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How open source is funded? LJC London Sept 2019


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Ryan Dawson and Mauricio Salatino

Published in: Software
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How open source is funded? LJC London Sept 2019

  1. 1. How Open Source Is Funded The Enterprise Differentiation Tightrope Ryan Dawson Mauricio Salatino Sept 2019
  2. 2. “[W]e didn't open source it to get help from the community, to make the product better. We open sourced as a freemium strategy; to drive adoption.” MongoDB CEO Dev Ittycheria
  3. 3. Speakers Ryan Dawson ● Worked in banks... ● Switched to open source ● Also in paid-for enterprise Mauricio Salatino - Salaboy ● 12 years in Open Source ● ● @salaboy ● @ZeebeHQ ● @learnK8s
  4. 4. Speakers Background ● Worked in open source for a long time ● Experienced how confusing open core business model can be ● Open Source users and contributors
  5. 5. Agenda ● Intro on Open Source Software ● Growth of Open Source ● Types of Stewardship/Management ● Types of funding for Stewardship ● Open Core ● Challenges of Open Core
  6. 6. What is Open Source? Open source software is software with source code that anyone can inspect, modify, and enhance.
  7. 7. Reasons developers join OSS ● Collaboration instead of reinvention ○ Organically form around problems ○ Contribution to the whole developer community ○ Diverse environments ○ Merit based ● Career points ○ Interesting people/experts ○ Public profile ○ Learning for most experienced people ● “People hate their families”
  8. 8. Open Source in the Enterprise Previously open source was perceived as immature, buggy and vulnerable. Now they rely on it. They prefer a commercially-friendly open source license, not copyleft. Prefer to see a steward behind an OSS project.
  9. 9. Stewardship The steward is whoever provides governance and sets the roadmap for the project. This may be one party, several collaborating or even nobody. Or there are foundations: Apache, linux, CNCF, eclipse... May be actors in the community that have roadmap influence.
  10. 10. Types of Stewardship Key cases: ● In-house project goes open source e.g. netflix microservice components and Spring Cloud. ● OSS aimed at promoting an ecosystem e.g. google-led OSS in kubernetes space. The incentive is to indirectly promote the platform. ● The OSS is offered free but a related paid-for option is available e.g. hosted
  11. 11. Stewardship and Monetisation OSS might be developed with the intention to monetise e.g. MuleSoft. Or it may be developed for a use-case and later monetised e.g. Kafka - developed at LinkedIn and now offered by Confluent. Sometimes companies monetise an existing open source e.g. WSO2 Whoever controls roadmap is best placed to monetise.
  12. 12. Open Core Open Core means optional paid-for add-on components under a restrictive license e.g. JetBrains, nginx, Elasticsearch or MongoDB OSS is provided as-is = not open core. Monetised services. Examples are RedHat, WSO2 and Hortonworks Open core is the most common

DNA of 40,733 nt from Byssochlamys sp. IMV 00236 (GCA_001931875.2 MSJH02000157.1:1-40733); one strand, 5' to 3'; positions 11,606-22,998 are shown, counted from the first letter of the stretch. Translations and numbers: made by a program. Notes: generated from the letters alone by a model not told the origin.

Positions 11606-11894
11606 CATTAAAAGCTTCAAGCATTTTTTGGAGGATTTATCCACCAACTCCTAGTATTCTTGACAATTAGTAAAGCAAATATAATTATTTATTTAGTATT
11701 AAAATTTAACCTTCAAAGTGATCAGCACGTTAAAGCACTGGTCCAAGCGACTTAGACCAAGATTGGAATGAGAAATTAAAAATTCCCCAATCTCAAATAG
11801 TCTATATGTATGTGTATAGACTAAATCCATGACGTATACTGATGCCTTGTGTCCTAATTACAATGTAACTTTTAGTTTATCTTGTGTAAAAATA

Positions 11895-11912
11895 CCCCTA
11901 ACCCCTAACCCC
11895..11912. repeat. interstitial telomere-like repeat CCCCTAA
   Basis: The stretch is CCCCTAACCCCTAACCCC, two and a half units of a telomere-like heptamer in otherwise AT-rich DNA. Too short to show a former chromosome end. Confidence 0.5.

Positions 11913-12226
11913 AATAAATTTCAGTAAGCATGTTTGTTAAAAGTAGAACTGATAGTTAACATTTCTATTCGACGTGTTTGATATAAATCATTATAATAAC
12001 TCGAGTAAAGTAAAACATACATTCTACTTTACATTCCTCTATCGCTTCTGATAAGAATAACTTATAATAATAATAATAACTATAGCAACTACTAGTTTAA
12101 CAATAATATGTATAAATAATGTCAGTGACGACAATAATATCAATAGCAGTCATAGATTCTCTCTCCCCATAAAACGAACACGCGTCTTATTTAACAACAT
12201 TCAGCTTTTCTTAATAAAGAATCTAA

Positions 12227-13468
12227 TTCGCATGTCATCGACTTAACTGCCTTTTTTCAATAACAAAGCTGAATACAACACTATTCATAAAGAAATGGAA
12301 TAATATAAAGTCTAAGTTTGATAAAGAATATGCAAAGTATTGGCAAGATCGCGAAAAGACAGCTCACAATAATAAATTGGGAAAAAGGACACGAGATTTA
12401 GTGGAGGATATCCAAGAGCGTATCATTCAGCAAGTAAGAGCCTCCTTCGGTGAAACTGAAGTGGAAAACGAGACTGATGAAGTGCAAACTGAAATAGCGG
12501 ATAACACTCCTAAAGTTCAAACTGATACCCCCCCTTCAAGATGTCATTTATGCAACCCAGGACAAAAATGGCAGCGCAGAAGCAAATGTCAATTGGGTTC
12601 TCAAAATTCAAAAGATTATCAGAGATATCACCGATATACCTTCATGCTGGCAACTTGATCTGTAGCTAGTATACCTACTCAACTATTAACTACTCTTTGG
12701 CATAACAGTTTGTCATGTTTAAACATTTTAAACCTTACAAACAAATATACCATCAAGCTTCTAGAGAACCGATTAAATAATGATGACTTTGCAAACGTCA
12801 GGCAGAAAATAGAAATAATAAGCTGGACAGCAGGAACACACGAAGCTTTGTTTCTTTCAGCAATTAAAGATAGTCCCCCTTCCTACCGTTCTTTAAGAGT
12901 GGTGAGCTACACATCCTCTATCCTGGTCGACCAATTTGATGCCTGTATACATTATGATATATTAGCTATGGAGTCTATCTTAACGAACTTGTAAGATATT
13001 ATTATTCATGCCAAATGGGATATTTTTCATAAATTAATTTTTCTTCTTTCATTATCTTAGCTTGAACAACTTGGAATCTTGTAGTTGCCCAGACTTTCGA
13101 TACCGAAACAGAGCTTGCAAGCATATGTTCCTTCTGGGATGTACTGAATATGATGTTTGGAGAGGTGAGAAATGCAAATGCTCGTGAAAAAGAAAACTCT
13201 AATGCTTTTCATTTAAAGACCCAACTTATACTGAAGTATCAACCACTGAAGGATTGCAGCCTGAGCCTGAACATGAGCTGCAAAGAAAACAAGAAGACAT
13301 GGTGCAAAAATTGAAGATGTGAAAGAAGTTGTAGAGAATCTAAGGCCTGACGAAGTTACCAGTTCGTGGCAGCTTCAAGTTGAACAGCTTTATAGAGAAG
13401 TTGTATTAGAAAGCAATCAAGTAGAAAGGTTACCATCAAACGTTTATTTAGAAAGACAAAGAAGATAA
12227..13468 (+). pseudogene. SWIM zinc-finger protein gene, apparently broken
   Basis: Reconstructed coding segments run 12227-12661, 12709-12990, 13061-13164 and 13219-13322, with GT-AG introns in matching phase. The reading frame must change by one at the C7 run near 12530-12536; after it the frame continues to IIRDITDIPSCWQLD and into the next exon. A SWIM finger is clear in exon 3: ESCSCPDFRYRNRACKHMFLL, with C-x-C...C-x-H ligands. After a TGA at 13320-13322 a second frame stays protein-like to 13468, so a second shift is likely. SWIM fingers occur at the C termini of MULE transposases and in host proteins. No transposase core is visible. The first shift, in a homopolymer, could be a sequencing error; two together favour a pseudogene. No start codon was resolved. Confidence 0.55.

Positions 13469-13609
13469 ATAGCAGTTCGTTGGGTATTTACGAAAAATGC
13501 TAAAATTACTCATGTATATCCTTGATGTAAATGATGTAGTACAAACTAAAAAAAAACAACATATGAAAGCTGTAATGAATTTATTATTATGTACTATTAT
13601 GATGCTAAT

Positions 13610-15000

13. 13. The Open Core Bargain Open source users use the project for free. The steward effectively gets their contributions (PRs and bug reports) for free. These can feed into the paid version. The dynamics can vary a lot.
  14. 14. Spectrum of Open Core Source: Joseph Jacks on Open Core
  15. 15. Open Core Licensing Open source = permissive license e.g. Apache, MIT Paid-for will likely fall under a Master Software License Agreement. This will encompass some mix of: - SLA-based support - Access to enterprise/premium features - Integration Services or Customer Success - Training - Premium materials
  16. 16. Enterprise Differentiation Features available only in premium and not in open source are enterprise differentiation. Can be add-on tools. A commercial driver for offering this can be to persuade buyers that they are getting tangible value for money.
  17. 17. The Tightrope Too much in enterprise and you’re not really open source. Engagement drops. Not enough in enterprise = no money. Transparency is important. Unexpected enterprise lock-in leaves users feeling misled.
  18. 18. Pitching Enterprise Features Enterprise features could be pitched at corporate users for: - Scale - Visibility - Governance - Multi-tenancy - Security Chimes well with a tiered pricing model.
  19. 19. Case Studies
  20. 20. nginx Nginx-plus is differentiated from open source by: - Built-in openid-connect - Extra Metrics - Sticky sessions and persistent sessions - Bandwidth controls for MP4s - And others So focused around high availability, high use and monitoring
  21. 21. docker Basically docker EE is an orchestration platform with built-in: - Image scanning - LDAP integration - RBAC features
  22. 22. Elasticsearch
  23. 23. GitLab Weighting for issues CSV Export Burndown charts Multiple reviewers in code reviews More
  24. 24. MongoDB Enterprise server offers: - Encryption - LDAP integration - in-mem storage Plus you can get a bunch of install, monitoring, maintenance and backup tools
  25. 25. Adapting to Cloud ● Cloud already changed the rules for open source projects ● Pricing based on clustering/replicas or CPU ● SaaS for OSS
  26. 26. Growing Open Source Communities Not everything is about making money.
  27. 27. Join Open Source Projects